Tanzania as it is now came into being with the union of Tanganyika and Zanzibar in 1964. Tanganyika had been administered by the British since 1919, under a mandate by the League of Nations after previously becoming part of German East Africa after the colonial carving up of the continent.
In foreign policy, Tanzania used to turn to China but has always had good relations with the West, which have since flourished. Moreover, Tanzania has proved itself an active player in regional politics, having given consistent support to anti-colonial guerrilla movements in Southern Africa. It intervened militarily in Uganda in 1979, to overthrow the Amin regime. Relations with the post-apartheid government in South Africa have been good. Tanzania was a founder member of the Southern African Development Co-ordination Conference and has been a prominent participant in the Organisation of African Unity.
In 1985, Ali Hassan Mwinyi, former President of Zanzibar, became president of Tanzania, replacing Nyerere who retured. Under Mwinyi economic reform proceeded slowly in the face of a large and fairly corrupt state bureaucracy.
Meanwhile there was major discontent in Zanzibar, where relations with the mainland were already strained over the conduct of the previous election. In 1993, Zanzibar became a member the Organisation of the Islamic Conference (the island has a large population descended from Arab traders). The island has also experienced strong economic growth in recent years, in contrast with the stagnation of the mainland economy. Both factors are symptomatic of the growing distance between the two parts of Tanzania, although there is no immediate prospect of a separation.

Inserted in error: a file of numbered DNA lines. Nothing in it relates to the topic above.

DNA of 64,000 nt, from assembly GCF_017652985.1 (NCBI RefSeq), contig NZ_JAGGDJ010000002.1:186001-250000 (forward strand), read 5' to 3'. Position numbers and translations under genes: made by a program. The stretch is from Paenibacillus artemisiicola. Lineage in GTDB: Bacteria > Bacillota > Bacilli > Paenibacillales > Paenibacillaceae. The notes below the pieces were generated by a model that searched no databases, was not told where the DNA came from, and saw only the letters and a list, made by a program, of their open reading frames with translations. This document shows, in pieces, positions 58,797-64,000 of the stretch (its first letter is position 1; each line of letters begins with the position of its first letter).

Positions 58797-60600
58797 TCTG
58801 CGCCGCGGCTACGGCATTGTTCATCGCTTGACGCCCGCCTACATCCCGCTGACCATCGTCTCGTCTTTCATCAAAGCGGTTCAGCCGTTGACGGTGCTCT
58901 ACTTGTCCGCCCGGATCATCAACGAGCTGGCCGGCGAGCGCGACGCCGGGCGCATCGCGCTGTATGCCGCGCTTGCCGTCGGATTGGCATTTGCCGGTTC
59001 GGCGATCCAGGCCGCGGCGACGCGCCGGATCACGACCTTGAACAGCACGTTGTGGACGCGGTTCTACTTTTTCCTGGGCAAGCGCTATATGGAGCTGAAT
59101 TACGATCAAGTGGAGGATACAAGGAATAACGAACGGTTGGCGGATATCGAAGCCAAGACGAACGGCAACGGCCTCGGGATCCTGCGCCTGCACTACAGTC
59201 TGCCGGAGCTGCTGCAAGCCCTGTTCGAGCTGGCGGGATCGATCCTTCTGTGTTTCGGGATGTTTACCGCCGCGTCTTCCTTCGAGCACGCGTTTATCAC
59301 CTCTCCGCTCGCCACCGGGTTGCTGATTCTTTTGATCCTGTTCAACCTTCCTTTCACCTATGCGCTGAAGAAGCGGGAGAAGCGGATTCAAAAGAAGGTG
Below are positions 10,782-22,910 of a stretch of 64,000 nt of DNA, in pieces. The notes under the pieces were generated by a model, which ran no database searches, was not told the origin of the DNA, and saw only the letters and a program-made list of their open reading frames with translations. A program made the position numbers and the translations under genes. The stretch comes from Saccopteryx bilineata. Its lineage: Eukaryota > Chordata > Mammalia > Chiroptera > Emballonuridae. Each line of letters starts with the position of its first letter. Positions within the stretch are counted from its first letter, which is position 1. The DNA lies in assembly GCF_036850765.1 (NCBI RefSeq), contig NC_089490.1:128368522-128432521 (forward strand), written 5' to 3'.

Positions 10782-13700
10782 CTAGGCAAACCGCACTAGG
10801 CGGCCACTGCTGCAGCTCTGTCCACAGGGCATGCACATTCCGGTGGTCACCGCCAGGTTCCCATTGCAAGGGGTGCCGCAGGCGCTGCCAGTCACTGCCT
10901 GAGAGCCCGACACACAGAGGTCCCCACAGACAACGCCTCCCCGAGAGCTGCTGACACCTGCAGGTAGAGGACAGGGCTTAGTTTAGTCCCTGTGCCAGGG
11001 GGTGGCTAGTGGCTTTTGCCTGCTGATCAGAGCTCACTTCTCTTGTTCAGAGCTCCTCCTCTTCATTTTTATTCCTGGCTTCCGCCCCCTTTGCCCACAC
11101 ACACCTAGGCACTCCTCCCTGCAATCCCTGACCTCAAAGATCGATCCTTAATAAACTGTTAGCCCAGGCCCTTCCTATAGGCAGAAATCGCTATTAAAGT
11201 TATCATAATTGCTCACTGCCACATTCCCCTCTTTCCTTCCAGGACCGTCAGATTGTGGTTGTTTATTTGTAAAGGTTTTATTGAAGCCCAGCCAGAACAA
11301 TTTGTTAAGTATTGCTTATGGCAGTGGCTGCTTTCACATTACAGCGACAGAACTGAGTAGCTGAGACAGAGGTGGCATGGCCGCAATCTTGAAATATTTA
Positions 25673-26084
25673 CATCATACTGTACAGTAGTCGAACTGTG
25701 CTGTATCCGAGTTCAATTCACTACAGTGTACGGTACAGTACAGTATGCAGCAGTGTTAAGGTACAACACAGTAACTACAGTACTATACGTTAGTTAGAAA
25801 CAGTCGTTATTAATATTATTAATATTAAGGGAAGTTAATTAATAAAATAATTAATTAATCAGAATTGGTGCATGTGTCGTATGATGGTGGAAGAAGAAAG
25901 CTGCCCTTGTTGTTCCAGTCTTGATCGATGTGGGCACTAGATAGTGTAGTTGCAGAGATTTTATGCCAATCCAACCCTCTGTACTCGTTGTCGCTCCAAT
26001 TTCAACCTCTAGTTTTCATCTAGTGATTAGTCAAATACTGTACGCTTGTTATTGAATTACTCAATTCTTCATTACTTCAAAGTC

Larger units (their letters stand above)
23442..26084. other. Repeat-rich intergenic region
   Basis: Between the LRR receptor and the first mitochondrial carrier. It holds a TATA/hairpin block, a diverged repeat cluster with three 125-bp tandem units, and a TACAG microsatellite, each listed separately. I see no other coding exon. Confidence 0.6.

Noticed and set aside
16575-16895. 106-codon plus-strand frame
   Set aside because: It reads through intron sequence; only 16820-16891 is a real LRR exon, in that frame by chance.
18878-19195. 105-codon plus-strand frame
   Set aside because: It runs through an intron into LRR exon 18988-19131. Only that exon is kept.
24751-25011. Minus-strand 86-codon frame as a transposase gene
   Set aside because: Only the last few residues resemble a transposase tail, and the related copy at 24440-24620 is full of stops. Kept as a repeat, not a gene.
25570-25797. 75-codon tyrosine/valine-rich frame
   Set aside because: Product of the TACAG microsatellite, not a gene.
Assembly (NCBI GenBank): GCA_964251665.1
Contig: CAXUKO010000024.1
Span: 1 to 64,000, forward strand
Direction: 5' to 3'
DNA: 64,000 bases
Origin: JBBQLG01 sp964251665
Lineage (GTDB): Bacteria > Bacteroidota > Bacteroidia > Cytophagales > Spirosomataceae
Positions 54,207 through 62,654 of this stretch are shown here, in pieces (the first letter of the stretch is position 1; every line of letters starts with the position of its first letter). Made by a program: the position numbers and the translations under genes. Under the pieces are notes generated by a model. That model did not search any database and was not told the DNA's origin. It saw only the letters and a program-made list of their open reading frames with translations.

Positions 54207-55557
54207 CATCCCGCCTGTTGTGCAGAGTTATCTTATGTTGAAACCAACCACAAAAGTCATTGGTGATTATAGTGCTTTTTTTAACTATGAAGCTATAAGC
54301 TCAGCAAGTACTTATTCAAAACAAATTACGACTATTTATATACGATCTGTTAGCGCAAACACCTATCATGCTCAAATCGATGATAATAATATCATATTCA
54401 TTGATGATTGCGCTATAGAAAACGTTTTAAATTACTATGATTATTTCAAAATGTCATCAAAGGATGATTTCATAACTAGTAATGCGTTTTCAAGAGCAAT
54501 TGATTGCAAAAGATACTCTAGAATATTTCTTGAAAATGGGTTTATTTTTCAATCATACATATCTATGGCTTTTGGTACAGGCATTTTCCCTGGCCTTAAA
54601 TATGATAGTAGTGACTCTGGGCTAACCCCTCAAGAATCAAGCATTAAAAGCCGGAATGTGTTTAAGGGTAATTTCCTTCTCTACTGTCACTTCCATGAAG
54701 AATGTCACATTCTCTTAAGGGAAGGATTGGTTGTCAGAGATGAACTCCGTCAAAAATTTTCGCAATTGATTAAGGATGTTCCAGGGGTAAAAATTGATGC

With widespread vote rigging, violence and intimidation, recent electoral processes have been consistently shambolic. This has only served to underscore Zanzibar’s increasing dislocation from the rest of Tanzania and what many perceive as a drive for autonomy amongst some islanders.
The Rwandan genocide had a major impact on the Tanzania, not least in the form of thousands of Rwandan refugees who crossed the border to seek help from their neighbour. Tanzania is also hosting the trials of some of the major perpetrators, who have been extradited from elsewhere in Africa (Kenya and Gabon, for example), in parallel with those in Rwanda itself.
As one of Africa’s poorest countries, Tanzania has benefited greatly from a recently-inaugurated programme of debt relief. As a result, an estimated £2 billion owed by Tanzania was written off at the end of 2001.
Tanzania has remained enviably untouched by the tribal rivalries and political upheavals that plague many of its neighbours, and this – combined with a booming tourism industry – makes it an ideal choice for both first-time visitors and Africa old hands, as all its treasures are tantalisingly accessible. The country is home to over 120 different ethnic groups and takes much pride in its multicultural heritage.